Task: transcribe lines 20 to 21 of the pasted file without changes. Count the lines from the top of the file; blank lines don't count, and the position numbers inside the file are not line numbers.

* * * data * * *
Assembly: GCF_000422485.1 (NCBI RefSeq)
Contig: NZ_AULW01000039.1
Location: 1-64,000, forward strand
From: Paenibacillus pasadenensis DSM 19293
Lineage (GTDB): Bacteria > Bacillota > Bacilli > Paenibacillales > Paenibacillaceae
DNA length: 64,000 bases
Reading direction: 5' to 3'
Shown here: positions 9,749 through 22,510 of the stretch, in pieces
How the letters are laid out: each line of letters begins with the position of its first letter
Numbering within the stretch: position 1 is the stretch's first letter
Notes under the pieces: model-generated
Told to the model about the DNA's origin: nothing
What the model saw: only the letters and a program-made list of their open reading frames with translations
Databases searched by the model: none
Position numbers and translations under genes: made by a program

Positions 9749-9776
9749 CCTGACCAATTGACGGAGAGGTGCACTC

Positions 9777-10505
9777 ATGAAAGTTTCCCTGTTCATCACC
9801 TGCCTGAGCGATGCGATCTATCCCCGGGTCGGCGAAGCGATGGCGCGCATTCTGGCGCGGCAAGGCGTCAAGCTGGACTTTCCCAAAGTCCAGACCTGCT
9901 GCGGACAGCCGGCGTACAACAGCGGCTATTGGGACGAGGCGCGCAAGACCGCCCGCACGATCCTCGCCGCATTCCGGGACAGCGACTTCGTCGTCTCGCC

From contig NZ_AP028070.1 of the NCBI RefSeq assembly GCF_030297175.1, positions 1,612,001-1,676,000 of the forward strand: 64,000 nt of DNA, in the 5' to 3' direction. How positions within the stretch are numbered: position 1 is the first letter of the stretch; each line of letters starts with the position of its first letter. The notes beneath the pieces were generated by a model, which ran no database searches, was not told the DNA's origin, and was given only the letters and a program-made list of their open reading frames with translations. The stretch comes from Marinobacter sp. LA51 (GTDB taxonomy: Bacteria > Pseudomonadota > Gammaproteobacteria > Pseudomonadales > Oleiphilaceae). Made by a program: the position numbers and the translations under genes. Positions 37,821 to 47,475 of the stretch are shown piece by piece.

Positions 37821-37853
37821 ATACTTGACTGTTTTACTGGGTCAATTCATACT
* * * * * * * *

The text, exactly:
9801 TGCCTGAGCGATGCGATCTATCCCCGGGTCGGCGAAGCGATGGCGCGCATTCTGGCGCGGCAAGGCGTCAAGCTGGACTTTCCCAAAGTCCAGACCTGCT
9901 GCGGACAGCCGGCGTACAACAGCGGCTATTGGGACGAGGCGCGCAAGACCGCCCGCACGATCCTCGCCGCATTCCGGGACAGCGACTTCGTCGTCTCGCC